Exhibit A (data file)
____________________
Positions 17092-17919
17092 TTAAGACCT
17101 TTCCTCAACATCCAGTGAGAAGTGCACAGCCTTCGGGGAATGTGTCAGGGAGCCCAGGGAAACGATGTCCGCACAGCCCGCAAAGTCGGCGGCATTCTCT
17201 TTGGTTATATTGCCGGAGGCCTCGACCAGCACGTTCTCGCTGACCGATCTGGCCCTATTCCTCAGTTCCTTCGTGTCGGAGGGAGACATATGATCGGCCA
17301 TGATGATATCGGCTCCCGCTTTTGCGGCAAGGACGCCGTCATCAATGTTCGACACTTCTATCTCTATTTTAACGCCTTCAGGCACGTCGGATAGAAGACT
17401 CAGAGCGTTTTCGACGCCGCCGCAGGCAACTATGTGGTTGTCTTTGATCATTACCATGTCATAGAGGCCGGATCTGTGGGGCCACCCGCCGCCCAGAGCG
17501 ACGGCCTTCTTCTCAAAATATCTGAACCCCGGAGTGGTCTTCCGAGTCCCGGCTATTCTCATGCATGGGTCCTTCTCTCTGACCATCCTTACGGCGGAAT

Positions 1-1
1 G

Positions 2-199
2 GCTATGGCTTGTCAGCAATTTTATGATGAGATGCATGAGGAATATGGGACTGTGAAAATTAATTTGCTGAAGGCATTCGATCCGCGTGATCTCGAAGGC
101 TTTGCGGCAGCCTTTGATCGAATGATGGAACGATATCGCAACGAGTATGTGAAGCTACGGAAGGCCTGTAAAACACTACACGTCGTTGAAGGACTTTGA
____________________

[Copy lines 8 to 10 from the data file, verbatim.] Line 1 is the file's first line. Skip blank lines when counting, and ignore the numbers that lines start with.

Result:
Positions 1-1
1 G

Positions 2-199